It appears that something of a milestone has been reached (if the data are to be believed). According to this survey written up in MediaPost (reg. req’d), the Internet has become the primary hiring vehicle for employers. The research was sponsored by the DirectEmployers Association, "a non-profit consortium of over 200 U.S. employers and operator of the JobCentral.com employment search engine."
The survey reportedly found that the Internet was responsible for "51 percent of all hires in 2005, with the largest source of hires being the employers’ own corporate Web sites, while newspaper classified advertisements were the source of only 5 percent of the new hires."
Ouch: bad PR certainly for newspaper classifieds. The NAA forecast that 2006 would see $18.14 billion in print classified revenues in the US. Just like Yellow Pages, the revenue is offline, but the growth is clearly online.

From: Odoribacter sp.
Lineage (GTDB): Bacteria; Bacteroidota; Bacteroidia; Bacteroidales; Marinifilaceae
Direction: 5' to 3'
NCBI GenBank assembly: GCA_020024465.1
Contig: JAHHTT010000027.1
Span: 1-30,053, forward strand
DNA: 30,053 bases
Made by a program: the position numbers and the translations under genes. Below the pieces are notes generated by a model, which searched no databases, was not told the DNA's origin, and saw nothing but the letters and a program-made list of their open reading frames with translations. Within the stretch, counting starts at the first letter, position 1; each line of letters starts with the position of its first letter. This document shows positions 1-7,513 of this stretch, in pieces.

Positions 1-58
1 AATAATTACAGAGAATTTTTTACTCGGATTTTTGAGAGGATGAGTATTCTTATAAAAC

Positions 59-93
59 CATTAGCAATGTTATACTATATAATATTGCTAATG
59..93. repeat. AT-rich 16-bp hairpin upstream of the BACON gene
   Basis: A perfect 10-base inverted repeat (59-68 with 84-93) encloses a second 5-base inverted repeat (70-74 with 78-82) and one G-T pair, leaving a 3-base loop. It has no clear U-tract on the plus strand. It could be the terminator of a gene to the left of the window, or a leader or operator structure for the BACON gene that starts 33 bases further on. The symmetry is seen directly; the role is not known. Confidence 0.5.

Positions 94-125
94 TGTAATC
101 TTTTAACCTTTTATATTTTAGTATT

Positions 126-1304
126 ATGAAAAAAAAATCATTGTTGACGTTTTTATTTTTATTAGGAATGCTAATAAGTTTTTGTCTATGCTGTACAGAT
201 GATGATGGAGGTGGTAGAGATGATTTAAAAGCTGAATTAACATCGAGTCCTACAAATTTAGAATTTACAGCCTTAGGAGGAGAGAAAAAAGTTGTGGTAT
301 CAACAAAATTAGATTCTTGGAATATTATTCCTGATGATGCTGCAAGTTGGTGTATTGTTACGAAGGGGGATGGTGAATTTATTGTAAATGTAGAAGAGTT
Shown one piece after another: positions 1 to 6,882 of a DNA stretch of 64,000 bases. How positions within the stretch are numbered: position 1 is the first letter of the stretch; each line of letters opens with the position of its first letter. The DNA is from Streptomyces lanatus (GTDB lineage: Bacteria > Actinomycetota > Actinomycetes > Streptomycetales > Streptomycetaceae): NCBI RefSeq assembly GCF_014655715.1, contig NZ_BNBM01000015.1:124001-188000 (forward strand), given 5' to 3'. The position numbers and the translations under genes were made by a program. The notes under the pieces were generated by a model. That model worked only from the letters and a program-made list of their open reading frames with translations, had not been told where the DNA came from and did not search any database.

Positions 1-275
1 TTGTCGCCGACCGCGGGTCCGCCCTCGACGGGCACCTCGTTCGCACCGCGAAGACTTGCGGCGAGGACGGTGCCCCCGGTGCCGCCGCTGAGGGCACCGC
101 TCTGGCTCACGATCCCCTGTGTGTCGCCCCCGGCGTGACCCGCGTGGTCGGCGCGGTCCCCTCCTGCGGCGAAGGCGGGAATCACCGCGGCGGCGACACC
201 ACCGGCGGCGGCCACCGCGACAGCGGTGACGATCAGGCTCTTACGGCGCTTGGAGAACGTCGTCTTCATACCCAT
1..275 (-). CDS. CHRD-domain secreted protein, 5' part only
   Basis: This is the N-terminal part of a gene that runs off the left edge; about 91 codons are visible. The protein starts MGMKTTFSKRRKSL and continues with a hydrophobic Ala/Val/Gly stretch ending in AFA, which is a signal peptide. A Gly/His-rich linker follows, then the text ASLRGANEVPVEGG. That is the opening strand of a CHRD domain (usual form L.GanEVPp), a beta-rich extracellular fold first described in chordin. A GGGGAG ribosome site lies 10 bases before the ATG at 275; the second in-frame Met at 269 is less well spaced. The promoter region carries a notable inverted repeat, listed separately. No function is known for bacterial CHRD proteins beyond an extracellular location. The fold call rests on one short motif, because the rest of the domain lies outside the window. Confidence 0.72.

Here’s how the survey broke down the distribution of online hiring sources:
- Corporate Employment Web Sites: 21 percent
- General Job Boards: 15 percent
- Niche Job Boards: 6 percent
- Social Network Web Sites: 5 percent
- Commercial Resume Databases: 4 percent
These categories are quite broad; I assume that CareeBuilder (owned by newspapers), Monster and HotJobs fall into the "general job boards" category. But it’s not clear. Sites like SimplyHired and Indeed, crawl corporate job boards (in addition to other sources) as does Yahoo!’s HotJobs. So there’s more complexity probably in the actual market than the survey reflects.
One must always be skeptical of sponsored research (which almost always has an agenda), but directionally at least these results are certainly accurate.
More and more print newspapers (a la the Tribune Co.) will need to start offering "free" classifieds (with upsell opportunities) in order to be competitive. If the perception in the marketplace is that newspaper classifieds no longer "work," (which we may be approaching), there will be a precipitous decline in print classified advertising.
It makes the issue of how newspapers respond to online trends, regarding classifieds in particular, quite urgent.
Classifieds seem to be on everyone’s minds these days. I just moderated a panel on classifeds and search and I’ll be at the NAA show later this month doing the same. And then again at the Editor & Publisher conference in May.